I am a huge believer in the fact that there are learning opportunities to be found in all aspects of everyday life. So to pay homage to my past career on the ice and the recently-concluded Winter Olympics, today we’re going to take a closer look at the sport of figure skating, and the lessons that we can learn by paying close attention and listening to the swish of the blades.
By far the most heartwarming figure skating story of the Vancouver Olympics was that of Xue Shen and Hongbo Zhao. Married since 2007, Shen and Zhao returned from retirement to compete in their fourth Olympics at the ages of 31 and 36 (unheard of for modern figure skating). They broke through to win the Olympic gold medal.
From Xue and Hongbo, we learn that things get better with time. The couple had been skating together since 1992, but only fell in love in the last few years, and of course, only reached Olympic gold in 2010, after eighteen years of working towards their goal. While hopefully it won’t take you eighteen years to reach your business goals, it’s important to know that you will continue to grow and define yourself over time. Your business and your industry will evolve and you must be willing to stick with it, work hard and work smart, and trust that the solid foundation you lay will help catapult you to success when the time is right.
What do the ice dancing teams of Tanith Belbin and Ben Agosto, Meryl Davis and Charlie White, and Tessa Virtue and Scott Moir have in common? It used to be their coaches – Marina Zoueva and Igor Shpilband.
Then Belbin and Agosto left Michigan and began training with Linichuk and Karponosov.
And the podium for ice dancing in Vancouver looked like this:
+ silver: Davis/White, gold: Virtue/Moir, bronze: Domnina/Shabalin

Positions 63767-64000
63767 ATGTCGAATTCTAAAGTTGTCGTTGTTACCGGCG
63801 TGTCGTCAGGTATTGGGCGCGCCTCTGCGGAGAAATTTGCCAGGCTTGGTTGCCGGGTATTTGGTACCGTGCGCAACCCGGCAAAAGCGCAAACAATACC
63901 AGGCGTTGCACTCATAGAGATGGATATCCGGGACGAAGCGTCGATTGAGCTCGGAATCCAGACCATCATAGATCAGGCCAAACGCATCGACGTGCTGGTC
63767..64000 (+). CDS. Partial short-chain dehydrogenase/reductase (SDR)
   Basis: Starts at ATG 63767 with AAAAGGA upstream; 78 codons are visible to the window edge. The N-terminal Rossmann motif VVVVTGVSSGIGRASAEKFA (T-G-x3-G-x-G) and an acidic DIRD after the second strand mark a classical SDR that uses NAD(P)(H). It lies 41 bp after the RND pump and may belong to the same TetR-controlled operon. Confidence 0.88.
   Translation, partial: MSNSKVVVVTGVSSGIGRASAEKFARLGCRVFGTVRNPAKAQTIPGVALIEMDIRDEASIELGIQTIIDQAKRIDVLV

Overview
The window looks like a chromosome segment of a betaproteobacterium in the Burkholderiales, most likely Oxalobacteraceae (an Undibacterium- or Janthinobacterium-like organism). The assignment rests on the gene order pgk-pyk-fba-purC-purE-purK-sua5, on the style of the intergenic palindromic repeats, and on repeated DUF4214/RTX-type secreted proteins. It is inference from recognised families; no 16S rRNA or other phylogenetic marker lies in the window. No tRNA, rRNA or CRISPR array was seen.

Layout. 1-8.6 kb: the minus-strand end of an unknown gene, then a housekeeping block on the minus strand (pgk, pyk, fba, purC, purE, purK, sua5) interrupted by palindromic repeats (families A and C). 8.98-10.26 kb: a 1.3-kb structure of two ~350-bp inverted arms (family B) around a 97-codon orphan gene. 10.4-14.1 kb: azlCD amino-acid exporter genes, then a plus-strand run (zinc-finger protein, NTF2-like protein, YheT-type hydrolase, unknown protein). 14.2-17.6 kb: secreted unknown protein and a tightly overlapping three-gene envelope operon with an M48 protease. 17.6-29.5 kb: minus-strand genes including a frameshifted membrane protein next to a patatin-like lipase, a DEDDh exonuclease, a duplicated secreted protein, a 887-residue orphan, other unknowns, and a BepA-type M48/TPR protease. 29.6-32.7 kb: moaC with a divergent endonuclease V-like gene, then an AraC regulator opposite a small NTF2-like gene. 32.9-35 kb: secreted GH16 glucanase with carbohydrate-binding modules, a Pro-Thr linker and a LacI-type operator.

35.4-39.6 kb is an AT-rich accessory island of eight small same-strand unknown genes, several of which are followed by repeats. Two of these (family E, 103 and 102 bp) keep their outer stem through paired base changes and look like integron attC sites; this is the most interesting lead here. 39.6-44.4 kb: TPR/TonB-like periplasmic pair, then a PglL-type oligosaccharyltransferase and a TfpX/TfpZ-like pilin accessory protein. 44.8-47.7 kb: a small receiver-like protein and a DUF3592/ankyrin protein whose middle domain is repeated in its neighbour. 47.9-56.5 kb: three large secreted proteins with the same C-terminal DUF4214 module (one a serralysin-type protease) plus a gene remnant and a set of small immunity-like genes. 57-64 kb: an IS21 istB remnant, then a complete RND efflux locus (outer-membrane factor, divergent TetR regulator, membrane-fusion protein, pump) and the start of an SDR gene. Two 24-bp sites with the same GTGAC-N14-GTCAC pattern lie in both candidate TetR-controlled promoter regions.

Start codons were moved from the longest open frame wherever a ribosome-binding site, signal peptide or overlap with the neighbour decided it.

So why did the teams of Virtue and Moir and Davis and White (who are good friends in addition to being training partners) rise to success so quickly? Aside from their phenomenal talent, the fact is that training together pushed them to raise their game each and every day.
Although competition might seem scary at first, it’s something you should welcome. It will raise the stakes, but that is what allows you to challenge yourself and become even better tomorrow than you were yesterday.
It wouldn’t be an Olympics without a figure skating controversy and Vancouver was no different. Evan Lysacek and Evgeny Plushenko were 1-2 after the short program, with the slimmest of margins separating them. In the free skate, Evan’s all around skating skills were enough to vault him to the gold medal, and Plushenko settled for silver.
As we all know now, the battle didn’t end on the ice. And while we won’t debate the ins and outs of the code of points here (suffice it to say that I think they both have nuggets of truth in their arguments), what we can take away from this experience is that your poise and grace under pressure – your ability to handle controversy – can define you in business.
Do you crack under stress?
Do you write or speak without thinking?
How do you respond when someone lashes out at you?
As a small business, you are your own public relations, so be cognizant of your actions and their impact on your image, and on your business results.
Notice, if you will, the difference between the costume on the left and the costume on the right.
Same couple, my friends.
So what can we learn from Domnina and Shabalin? Well, it’s simple. No matter how great your skills are, branding is important.
How do you differentiate yourself?
Is your website design consistent and pleasing to the eye?
Do others see you as you want to be seen?
Your design, and not your talent, is the first thing that someone sees when they visit your website. And you never get a second chance to make a first impression.
So there you have it, four lessons that figure skating can teach us about business. What other life and business lessons did you learn from the Winter Olympics?